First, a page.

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14,942 Newest Publications in proceedings of the national academy of sciences current issue

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Seriniquinone, a selective anticancer agent, induces cell death by autophagocytosis, targeting the cancer-protective protein dermcidin [Pharmacology]

14-10-2014 | Lynnie Trzoss; Takashi Fukuda; Letícia V. Costa-Lotufo; Paula Jimenez; James J. La Clair; William Fenical, Proceedings of the National Academy of Sciences current issue, 2014

Natural products continue to provide vital treatment options for cancer. Although their translation into chemotherapeutics is complex, collaborative programs continue to deliver productive pipelines for cancer chemotherapy. A new natural product, seriniquinone, isolated from a marine bacterium of ...

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A diagnostic role for dense cells in sickle cell disease [Medical Sciences]

14-10-2014 | Natasha M. Archer, Proceedings of the National Academy of Sciences current issue, 2014

Neonatal screening for sickle cell disease (SCD), when linked to early diagnostic testing, parental education, and comprehensive care, markedly reduces morbidity and mortality from the disease in infancy and early childhood (1, 2). Largely unaddressed, the inability to diagnose SCD rapidly, ...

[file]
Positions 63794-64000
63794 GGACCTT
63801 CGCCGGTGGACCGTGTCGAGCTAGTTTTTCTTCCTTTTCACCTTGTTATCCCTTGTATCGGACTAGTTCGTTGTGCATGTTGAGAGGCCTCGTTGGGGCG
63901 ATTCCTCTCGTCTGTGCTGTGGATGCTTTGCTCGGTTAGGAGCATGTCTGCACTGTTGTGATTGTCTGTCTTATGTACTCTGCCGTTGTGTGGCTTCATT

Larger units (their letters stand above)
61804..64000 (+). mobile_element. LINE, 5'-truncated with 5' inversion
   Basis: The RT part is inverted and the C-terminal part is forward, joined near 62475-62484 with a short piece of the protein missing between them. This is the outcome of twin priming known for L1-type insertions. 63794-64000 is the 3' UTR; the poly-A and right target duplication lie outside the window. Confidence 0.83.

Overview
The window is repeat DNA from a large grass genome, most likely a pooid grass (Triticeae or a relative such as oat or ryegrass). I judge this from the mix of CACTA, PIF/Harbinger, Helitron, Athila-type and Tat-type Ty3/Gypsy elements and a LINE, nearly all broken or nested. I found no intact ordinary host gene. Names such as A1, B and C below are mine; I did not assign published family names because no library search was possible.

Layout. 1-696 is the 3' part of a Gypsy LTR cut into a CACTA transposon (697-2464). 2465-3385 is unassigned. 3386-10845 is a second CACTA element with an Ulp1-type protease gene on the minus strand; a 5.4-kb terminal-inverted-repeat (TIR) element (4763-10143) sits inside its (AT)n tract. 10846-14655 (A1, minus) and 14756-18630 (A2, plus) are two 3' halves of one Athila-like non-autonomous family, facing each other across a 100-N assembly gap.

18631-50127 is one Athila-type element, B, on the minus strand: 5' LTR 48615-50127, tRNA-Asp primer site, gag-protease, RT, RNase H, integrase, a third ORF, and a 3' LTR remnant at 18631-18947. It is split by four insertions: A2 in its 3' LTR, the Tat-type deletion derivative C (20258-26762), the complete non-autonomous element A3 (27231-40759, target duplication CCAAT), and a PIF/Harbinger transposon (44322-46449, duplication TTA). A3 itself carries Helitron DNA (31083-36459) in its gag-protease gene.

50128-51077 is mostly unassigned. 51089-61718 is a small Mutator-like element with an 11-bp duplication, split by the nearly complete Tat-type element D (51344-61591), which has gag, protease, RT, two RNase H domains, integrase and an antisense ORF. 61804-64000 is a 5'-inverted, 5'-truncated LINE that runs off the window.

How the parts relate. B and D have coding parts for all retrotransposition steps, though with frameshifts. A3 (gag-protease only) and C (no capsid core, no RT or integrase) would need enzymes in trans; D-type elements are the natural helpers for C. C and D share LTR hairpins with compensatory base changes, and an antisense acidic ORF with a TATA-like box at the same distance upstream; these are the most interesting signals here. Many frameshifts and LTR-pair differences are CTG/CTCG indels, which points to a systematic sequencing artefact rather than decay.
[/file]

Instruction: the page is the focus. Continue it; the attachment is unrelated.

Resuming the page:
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Resting-state networks link invasive and noninvasive brain stimulation across diverse psychiatric and neurological diseases [Neuroscience]

14-10-2014 | Michael D. Fox; Randy L. Buckner; Hesheng Liu; M. Mallar Chakravarty; Andres M. Lozano; Alvaro Pascual-Leone, Proceedings of the National Academy of Sciences current issue, 2014

Brain stimulation, a therapy increasingly used for neurological and psychiatric disease, traditionally is divided into invasive approaches, such as deep brain stimulation (DBS), and noninvasive approaches, such as transcranial magnetic stimulation. The relationship between these approaches is ...

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Single-spin stochastic optical reconstruction microscopy [Applied Physical Sciences]

14-10-2014 | Matthias Pfender; Nabeel Aslam; Gerald Waldherr; Philipp Neumann; Jörg Wrachtrup, Proceedings of the National Academy of Sciences current issue, 2014

We experimentally demonstrate precision addressing of single-quantum emitters by combined optical microscopy and spin resonance techniques. To this end, we use nitrogen vacancy (NV) color centers in diamond confined within a few ten nanometers as individually resolvable quantum systems. By ...

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Retroviral envelope syncytin capture in an ancestrally diverged mammalian clade for placentation in the primitive Afrotherian tenrecs [Microbiology]

14-10-2014 | Guillaume Cornelis; Cécile Vernochet; Sébastien Malicorne; Sylvie Souquere; Athanasia C. Tzika; Steven M. Goodman; F ..., Proceedings of the National Academy of Sciences current issue, 2014